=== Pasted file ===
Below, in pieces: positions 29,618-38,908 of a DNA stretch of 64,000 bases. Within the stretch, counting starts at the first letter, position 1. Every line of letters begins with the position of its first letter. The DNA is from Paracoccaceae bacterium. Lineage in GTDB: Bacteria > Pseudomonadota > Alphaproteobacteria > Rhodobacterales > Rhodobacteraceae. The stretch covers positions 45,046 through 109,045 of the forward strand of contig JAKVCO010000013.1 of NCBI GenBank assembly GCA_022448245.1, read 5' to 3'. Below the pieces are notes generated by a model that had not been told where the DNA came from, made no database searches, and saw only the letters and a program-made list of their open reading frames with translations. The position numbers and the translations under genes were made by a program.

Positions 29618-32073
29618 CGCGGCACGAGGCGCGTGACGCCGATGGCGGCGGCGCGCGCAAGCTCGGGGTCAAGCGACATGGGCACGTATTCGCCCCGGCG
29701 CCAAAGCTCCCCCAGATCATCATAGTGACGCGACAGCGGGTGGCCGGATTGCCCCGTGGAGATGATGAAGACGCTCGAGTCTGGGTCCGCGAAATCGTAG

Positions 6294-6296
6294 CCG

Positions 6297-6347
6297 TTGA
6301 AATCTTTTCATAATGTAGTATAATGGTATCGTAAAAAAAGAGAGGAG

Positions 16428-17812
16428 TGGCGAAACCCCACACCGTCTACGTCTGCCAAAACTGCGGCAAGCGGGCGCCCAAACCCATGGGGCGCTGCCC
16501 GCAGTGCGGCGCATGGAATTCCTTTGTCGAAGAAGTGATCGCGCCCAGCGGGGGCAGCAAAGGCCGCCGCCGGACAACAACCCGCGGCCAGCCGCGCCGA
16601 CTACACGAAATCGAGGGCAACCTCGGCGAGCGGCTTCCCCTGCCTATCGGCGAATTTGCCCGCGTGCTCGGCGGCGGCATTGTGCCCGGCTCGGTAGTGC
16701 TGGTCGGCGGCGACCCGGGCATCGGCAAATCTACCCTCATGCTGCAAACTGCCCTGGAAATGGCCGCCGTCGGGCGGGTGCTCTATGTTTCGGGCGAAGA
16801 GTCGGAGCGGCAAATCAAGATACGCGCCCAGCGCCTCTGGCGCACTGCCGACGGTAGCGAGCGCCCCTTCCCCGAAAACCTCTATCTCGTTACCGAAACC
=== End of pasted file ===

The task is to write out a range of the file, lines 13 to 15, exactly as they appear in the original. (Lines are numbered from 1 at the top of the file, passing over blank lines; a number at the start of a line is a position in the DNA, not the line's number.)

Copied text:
16601 CTACACGAAATCGAGGGCAACCTCGGCGAGCGGCTTCCCCTGCCTATCGGCGAATTTGCCCGCGTGCTCGGCGGCGGCATTGTGCCCGGCTCGGTAGTGC
16701 TGGTCGGCGGCGACCCGGGCATCGGCAAATCTACCCTCATGCTGCAAACTGCCCTGGAAATGGCCGCCGTCGGGCGGGTGCTCTATGTTTCGGGCGAAGA
16801 GTCGGAGCGGCAAATCAAGATACGCGCCCAGCGCCTCTGGCGCACTGCCGACGGTAGCGAGCGCCCCTTCCCCGAAAACCTCTATCTCGTTACCGAAACC